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Support and inclusion for Autism Cook Islands

Thursday 28 April 2022 | Written by Sian Solomon | Published in Local, National


Support and inclusion for   Autism Cook Islands
Fire Chief Breamnt Kea (left) and a Fire and Aviation Rescue Officer (right) assist Iraia Feao (middle) with squirting the firehose. PHOTO: SIAN SOLOMON/22042712

Autism Cook Islands (ACI) has visited a team of firefighters at the Rarotonga Fire and Aviation Rescue centre as part of Autism Month events.

Wednesday’s visit was part of ACI’s school holiday programme which helps to promote awareness, acceptance and inclusion of people living with autism here in the Cook Islands.

Around 30 members from ACI showed up with their families, eager to learn what it takes to be a firefighter, and what’s involved in the job.

“It’s been so great having them here,” said Manager for the Rarotonga Airport and Fire Service, George Nicholls. “We’ve had this ongoing relationship with the Autism Cook Islands Association for a while. 

“They have been visiting us for the last four years and every year they visit to see what we can do. We (also) try to create something special for them that is fun and entertaining.” 

A Fire and Aviation Rescue Officer in training assists Caseus Nelio who has autism with dressing like a fireman. PHOTO: SIAN SOLOMON/22042713

During the visit, Crew Chief Breamnt Kea and Rescue Fire Officer Paul Matapo led the demonstrations, giving each of the kids a turn at squirting the firehose and dressing up as firemen while showing them the department’s new rescue boat.

Some of the other firefighters also demonstrated the level of fitness and effort required to earn a fireman’s jacket and helmet, and be part of the Rarotonga Airport and Fire Service. 

“I think it’s good for them to be exposed to things like this,” said Crew Chief Breamnt Kea. “It’s a way for them to realise that anything is possible because a lot of them are really interesting, with potential.

“It’s also training for our crew as we learn how to open up again to the public,” he said.

“Having the young ones here is a way of learning for us while we display what we do for them.”

A Fire and Aviation Rescue team member demonstrates some of the training required to earn a fireman’s jacket and helmet. PHOTO: SIAN SOLOMON/22042711

Autism Cook Islands Programme Manager Kat Jensen said the organisation’s visit to the firefighters is their second to last event for April, which is Autism Month.

Their last visit will be to Tumutoa Tours today, where they will participate in traditional games and weaving before their initiatives begin in May.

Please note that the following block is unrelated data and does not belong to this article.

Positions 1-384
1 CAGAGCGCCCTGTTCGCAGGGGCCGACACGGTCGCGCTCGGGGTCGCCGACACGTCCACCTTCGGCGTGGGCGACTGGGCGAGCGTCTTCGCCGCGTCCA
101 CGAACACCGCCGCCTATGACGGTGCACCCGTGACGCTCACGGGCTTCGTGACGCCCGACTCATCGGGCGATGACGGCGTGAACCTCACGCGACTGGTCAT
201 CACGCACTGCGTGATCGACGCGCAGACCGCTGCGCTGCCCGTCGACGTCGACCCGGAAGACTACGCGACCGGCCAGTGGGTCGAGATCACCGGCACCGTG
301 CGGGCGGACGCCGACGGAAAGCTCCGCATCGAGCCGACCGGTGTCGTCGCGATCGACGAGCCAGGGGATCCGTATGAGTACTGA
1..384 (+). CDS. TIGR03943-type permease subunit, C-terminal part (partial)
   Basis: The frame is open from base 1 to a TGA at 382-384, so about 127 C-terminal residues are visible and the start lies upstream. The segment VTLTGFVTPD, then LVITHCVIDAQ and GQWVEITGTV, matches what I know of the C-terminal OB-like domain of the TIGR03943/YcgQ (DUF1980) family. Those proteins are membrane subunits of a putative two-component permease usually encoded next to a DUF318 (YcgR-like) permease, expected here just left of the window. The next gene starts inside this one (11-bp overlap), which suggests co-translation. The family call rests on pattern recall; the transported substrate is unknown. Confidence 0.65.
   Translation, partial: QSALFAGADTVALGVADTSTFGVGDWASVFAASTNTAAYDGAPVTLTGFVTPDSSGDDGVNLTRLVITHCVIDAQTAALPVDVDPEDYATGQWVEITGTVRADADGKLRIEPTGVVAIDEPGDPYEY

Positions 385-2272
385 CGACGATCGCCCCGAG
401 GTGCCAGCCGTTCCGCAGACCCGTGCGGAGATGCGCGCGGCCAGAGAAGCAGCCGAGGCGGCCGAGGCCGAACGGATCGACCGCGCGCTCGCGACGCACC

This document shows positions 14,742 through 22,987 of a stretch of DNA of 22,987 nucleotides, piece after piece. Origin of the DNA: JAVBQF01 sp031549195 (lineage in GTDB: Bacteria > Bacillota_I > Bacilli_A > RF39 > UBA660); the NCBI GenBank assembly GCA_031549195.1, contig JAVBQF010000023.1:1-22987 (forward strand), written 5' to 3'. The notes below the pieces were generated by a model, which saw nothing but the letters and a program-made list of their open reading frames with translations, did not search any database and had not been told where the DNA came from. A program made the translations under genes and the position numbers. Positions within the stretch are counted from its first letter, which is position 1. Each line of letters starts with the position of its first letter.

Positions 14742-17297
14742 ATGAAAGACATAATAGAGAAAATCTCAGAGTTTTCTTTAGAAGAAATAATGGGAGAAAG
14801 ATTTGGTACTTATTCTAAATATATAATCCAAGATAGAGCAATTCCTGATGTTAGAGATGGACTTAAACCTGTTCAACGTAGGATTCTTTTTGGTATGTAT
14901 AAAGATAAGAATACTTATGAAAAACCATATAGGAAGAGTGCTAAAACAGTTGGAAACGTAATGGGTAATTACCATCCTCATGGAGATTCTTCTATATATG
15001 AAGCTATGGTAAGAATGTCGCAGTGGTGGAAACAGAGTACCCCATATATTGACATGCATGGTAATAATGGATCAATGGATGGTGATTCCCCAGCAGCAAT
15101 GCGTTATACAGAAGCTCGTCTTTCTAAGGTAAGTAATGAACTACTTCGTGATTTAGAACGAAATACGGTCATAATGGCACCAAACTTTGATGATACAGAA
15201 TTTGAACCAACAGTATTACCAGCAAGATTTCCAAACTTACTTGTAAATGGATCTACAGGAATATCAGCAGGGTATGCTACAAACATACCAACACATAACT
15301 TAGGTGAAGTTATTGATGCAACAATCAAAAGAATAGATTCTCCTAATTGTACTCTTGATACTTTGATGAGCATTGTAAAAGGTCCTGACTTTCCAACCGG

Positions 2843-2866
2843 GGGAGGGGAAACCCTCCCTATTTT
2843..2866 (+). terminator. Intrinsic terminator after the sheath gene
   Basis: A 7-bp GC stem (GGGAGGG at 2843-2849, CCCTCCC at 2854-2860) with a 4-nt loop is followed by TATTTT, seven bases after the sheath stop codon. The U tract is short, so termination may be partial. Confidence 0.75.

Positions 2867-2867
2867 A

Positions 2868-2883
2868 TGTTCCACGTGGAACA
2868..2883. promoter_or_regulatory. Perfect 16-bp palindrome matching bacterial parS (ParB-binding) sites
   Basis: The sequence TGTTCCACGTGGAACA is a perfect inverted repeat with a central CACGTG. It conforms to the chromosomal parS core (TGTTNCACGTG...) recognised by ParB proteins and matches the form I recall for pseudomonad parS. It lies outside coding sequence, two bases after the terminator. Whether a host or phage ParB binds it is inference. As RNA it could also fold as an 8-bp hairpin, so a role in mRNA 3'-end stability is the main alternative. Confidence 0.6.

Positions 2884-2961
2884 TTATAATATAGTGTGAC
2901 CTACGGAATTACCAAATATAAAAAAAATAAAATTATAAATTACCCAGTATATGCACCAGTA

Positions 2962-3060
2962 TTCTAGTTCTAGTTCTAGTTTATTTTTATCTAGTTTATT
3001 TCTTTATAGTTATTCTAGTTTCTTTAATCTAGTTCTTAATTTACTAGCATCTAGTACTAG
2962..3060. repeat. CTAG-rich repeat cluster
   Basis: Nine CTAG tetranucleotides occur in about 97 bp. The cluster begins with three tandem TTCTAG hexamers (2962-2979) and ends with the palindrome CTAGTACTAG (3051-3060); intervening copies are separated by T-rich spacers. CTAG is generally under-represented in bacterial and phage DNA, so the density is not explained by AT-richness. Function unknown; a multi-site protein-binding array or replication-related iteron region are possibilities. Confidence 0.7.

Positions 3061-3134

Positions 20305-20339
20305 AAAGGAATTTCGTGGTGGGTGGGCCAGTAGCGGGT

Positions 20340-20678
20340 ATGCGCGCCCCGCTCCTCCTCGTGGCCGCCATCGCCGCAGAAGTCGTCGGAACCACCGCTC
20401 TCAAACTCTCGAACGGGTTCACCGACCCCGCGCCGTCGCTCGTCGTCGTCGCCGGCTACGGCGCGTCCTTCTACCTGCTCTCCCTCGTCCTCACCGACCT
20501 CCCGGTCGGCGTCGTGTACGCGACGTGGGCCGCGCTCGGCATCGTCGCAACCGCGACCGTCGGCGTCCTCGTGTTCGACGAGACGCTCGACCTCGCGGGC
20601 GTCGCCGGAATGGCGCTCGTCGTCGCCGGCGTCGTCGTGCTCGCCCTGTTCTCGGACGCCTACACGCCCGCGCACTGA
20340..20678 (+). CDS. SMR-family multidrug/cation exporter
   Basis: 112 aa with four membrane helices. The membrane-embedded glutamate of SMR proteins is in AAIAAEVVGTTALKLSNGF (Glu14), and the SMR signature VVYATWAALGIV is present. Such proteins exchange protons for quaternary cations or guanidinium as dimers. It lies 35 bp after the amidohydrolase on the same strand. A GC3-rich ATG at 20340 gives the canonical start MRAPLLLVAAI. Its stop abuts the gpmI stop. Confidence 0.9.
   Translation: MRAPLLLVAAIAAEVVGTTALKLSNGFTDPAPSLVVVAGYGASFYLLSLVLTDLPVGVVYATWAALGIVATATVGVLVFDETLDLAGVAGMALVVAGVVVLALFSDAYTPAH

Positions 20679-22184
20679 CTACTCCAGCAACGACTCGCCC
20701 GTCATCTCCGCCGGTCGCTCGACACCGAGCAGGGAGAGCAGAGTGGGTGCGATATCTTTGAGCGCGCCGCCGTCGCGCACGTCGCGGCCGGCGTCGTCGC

“We love being able to bring out our families to do these community events,” said Jensen.

“It gets the community involved in what our kids are doing and is all about raising more awareness, support and inclusion - getting our kids involved in normal everyday activities,” she adds. 

“Doing these events is also an opportunity to build networking among our parents, who are all on the same journey with their children and can share their experiences.

“We are so grateful to the airport for allowing us to come and visit.”

Around 30 members of the Autism Cook Islands community showed up with their families to participate in a Fire and Aviation visit. PHOTO: SIAN SOLOMON/22042715

During the day ACI was also presented with an $800 cheque from Air New Zealand as part of the Blue Day fundraiser which was held earlier this year and is one of ACI’s biggest events.

The cheque was presented by Air New Zealand staff member Carolyn Tixier, who led the project and pulled together the efforts of different Air New Zealand departments.

During the presentation, Tixier said: “I am so proud to be helping out this cause. I know the awesome stuff that these guys do, I see the holiday programmes and the after school programmes…and I know this money will go a long way."

Air New Zealand country Manager Adrienne Hosking-Tinirau said: “Air New Zealand is all about being involved in community initiatives in the Cook Islands, and this is one of the initiatives that we do fully support.

“There is some personal touch as well with our team members, and this one really means a lot to us as well as it does to you (the Autism Cook Islands community).”

From left: Simone Feao with Air New Zealand staff member Carolyn Tixier, Air New Zealand country Manager Adrienne Hosking-Tinirau, and Programme Manager for Autism Cook Islands Kat Jensen. PHOTO: SIAN SOLOMON/22042716